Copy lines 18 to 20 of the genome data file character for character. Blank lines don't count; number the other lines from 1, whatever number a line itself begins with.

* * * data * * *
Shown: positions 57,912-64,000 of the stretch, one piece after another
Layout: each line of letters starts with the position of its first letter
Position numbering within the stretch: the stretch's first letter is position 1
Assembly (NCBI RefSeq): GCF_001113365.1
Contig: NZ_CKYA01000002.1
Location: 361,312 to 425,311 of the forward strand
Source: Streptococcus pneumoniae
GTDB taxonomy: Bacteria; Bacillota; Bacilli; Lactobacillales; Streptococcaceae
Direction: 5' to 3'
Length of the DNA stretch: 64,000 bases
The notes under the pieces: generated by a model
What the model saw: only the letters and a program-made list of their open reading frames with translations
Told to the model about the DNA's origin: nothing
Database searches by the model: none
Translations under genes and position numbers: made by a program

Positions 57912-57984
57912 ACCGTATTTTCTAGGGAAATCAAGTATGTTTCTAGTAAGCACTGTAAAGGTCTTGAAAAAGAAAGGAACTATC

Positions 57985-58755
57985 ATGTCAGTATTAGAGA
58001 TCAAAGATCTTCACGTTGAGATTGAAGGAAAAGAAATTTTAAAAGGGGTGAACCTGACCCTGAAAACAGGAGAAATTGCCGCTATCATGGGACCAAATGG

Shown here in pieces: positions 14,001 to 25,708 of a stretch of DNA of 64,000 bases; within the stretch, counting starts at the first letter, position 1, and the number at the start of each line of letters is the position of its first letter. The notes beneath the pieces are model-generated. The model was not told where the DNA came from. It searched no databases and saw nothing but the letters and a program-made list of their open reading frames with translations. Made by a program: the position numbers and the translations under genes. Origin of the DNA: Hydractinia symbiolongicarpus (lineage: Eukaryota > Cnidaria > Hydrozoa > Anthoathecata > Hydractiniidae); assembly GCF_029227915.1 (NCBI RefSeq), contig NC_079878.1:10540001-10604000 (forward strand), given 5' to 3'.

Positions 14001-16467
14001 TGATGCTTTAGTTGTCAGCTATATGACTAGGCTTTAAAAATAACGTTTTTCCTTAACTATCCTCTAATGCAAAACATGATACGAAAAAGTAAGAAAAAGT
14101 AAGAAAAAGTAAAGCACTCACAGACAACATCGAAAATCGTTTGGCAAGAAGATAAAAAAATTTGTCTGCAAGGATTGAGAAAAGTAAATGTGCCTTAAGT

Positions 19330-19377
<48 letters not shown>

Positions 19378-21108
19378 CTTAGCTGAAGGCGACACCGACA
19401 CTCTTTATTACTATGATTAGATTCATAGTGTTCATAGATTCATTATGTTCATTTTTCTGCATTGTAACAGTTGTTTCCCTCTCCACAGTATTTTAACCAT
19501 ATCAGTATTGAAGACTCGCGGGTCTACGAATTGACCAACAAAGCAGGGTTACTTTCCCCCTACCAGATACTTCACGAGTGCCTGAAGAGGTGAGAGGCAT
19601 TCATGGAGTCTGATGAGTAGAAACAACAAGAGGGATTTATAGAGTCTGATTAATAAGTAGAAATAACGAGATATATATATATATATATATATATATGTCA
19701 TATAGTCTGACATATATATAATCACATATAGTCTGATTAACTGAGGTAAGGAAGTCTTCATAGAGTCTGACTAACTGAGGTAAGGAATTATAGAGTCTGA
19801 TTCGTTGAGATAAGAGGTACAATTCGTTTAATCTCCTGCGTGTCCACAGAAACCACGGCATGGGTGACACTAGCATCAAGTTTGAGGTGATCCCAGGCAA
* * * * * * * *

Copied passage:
Positions 57985-58755
57985 ATGTCAGTATTAGAGA
58001 TCAAAGATCTTCACGTTGAGATTGAAGGAAAAGAAATTTTAAAAGGGGTGAACCTGACCCTGAAAACAGGAGAAATTGCCGCTATCATGGGACCAAATGG